Cuban Cigars Are Still A BIG Deal

 In Dr Anne Small
Cuban cigars are still made the old fashioned way in Cuba, and sold by factory workers out the back of buildings for much less than their face value.

On the road with Dr Anne Small as she takes a road trip out of Havana

Orquideario-de-Soroa-002Again, the trip to Vanales didn’t happen so Pedro came to the rescue, again. He drove us to Soroa, about 100 miles out of Havana to a waterfall/cascade and also an orchid farm.

The waterfall was small, the orchid farm interesting (even for non-gardening me) with orchids and plants from all over the world, built by a lawyer whose wife died in child birth as a memorial to her in 1945.

Interesting points today:-
  1. All the land that is NOT being cultivated, the soil is a rich red/brown colour and where there are crops, they look healthy. But, the Government doesn’t give the people enough seeds to grow the crops that the land would sustain. Hence, Cuba imports some foods. The staples of their diet is rice and beans.
  2. July 26 marks a memorable battle by Fidel Castro in Santiago (Cuba). It is a holiday. In the countryside there were many flags of Cuba and July 26 on houses and buildings, and painted on walls. Revolutionary farmers. But in the city I have seen no such flags – have city people lost their revolutionary feeling?!
  3. The roads are good even in the country – signage could be improved.
Tumbling down a landscaped hillside garden next door to Hotel & Villas Soroa is a labor of love built by Spanish lawyer Tomás Felipe Camacho in the late 1940s in memory of his wife and daughter. Camacho traveled round the world to amass his collection of 700 orchid species (the largest in Cuba), including many endemic plants. Though he died in the 1960s, the Orquideario, connected to the University of Pinar del Río, lives on with guided tours in Spanish or English.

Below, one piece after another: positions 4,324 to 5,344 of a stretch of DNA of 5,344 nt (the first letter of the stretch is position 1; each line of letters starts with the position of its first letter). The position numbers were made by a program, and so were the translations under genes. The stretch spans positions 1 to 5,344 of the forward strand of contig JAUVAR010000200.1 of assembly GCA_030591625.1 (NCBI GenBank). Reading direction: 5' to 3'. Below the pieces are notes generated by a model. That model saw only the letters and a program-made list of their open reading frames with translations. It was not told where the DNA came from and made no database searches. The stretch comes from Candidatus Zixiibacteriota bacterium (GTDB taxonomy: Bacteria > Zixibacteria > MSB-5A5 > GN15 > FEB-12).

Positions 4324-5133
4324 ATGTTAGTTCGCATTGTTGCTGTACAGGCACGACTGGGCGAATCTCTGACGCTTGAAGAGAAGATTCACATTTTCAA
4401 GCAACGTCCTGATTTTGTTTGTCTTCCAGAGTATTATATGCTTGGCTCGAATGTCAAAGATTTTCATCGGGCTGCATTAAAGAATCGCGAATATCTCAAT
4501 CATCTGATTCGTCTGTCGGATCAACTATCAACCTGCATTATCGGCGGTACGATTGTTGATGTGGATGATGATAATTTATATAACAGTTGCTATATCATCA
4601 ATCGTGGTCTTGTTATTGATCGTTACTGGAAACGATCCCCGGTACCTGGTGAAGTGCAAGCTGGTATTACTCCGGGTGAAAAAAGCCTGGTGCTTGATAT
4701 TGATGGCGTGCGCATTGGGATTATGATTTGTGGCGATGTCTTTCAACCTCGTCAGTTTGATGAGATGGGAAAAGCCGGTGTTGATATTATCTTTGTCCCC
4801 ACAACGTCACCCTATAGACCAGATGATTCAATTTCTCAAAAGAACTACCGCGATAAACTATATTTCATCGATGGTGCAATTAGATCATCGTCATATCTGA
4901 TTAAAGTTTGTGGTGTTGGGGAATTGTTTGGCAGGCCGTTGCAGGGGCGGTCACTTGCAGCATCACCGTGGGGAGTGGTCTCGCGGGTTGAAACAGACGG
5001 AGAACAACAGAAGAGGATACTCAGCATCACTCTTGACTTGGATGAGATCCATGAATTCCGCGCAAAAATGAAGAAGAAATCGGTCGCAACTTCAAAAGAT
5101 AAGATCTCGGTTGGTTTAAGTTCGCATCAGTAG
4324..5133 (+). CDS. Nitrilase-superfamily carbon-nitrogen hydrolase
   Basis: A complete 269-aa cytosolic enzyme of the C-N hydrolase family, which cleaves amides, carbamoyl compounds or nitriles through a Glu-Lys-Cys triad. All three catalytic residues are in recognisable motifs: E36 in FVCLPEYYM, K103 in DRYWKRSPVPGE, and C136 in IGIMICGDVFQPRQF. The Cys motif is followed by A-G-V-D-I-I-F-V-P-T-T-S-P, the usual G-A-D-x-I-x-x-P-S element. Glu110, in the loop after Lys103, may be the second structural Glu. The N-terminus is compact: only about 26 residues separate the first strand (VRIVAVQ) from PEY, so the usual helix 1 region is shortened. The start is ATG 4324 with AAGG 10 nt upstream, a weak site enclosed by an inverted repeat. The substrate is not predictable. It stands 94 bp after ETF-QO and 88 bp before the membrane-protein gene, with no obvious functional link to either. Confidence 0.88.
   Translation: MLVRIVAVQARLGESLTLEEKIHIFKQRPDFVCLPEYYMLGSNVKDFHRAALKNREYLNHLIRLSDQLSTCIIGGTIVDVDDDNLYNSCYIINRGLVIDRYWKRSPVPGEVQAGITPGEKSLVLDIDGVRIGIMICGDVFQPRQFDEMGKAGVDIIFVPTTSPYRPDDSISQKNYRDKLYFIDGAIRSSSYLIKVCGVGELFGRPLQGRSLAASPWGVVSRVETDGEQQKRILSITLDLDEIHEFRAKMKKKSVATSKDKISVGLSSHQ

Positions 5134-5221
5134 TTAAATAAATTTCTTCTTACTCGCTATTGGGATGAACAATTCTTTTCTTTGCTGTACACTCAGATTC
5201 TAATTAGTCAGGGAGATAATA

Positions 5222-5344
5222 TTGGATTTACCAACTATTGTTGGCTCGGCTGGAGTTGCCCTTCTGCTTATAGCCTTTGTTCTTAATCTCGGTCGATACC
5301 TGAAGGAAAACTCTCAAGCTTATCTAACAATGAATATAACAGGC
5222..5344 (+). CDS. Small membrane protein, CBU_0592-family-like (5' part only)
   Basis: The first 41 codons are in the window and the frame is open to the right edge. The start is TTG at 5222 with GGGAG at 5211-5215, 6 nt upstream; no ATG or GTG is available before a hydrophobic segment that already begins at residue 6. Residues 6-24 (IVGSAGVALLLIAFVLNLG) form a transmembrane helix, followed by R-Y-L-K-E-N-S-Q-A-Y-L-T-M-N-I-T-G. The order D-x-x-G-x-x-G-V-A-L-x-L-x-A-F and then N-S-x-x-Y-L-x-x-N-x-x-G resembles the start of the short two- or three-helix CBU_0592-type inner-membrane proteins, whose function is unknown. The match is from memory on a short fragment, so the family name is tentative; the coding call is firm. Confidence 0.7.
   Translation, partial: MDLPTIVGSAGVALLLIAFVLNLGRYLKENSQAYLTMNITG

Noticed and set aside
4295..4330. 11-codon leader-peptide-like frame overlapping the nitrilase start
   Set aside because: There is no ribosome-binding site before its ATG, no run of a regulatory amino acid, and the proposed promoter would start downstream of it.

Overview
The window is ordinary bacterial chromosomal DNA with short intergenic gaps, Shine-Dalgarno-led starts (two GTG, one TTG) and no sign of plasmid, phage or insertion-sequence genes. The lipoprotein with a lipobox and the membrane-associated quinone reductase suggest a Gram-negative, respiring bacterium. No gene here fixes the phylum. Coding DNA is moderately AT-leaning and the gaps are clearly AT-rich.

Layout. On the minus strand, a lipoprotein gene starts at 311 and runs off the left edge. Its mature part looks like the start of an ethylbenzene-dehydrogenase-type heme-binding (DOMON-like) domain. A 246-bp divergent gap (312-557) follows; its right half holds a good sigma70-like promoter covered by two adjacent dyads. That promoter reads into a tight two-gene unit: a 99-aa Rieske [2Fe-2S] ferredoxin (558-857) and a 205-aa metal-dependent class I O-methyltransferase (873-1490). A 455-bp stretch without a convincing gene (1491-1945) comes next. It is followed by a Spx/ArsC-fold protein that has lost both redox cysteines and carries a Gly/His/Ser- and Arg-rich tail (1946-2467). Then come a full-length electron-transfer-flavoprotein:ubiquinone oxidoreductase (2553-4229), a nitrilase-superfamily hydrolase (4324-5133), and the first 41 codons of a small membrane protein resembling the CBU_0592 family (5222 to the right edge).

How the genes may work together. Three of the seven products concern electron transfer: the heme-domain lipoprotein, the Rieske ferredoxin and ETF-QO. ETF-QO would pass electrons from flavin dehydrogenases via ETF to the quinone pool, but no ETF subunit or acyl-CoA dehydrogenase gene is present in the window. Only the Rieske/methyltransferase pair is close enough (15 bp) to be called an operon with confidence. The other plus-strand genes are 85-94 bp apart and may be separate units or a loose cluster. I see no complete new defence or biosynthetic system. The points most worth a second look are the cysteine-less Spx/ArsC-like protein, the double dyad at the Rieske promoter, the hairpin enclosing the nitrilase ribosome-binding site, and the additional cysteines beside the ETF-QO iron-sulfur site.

The next day – doing deals for the best Cuban Cigars

Today we did a drug deal!! … in tobacco, Cuban cigars. A friendly, very helpful Cuban and his wife (who has Lupus) told us that when the people who work in the tobacco factories retire at 65 years, they are given a small supply of different cigars every month that they can sell (for half the price) from their own homes. So they led us to a small doorway up a dark, small staircase with cracked marble stairs into a small room with a table already set up with boxes of different brands of cigars. He showed us how to tell if a cigar is of good quality (eg, rub it between your hands and no tobacco should fall out, once a cigar is lit it should not burn out – it should stay lit). We would never have found such a place by ourselves. I was looking for the Police when we came out into the street though. 

Farewell to Cuba

Pedro, our lovely taxi driver/guide said to tell people about Cuba by saying that the Government has money to paint the walls along the pavement for the forthcoming 26 July festival/holiday commemoration but they don’t have enough money to paint the houses (the Government owns virtually all the houses and land) “then you will not get into trouble”.

I am sad about the decay of Cuba. There are many grand old buildings that show it was a beautiful grand city but now many of them are in decay. The Government is renovating a lot of these things – hopefully it will be a grand city again – but everything happens so slowly in Cuba.

Next, to Peru and the Amazon …


Dr Anne Small

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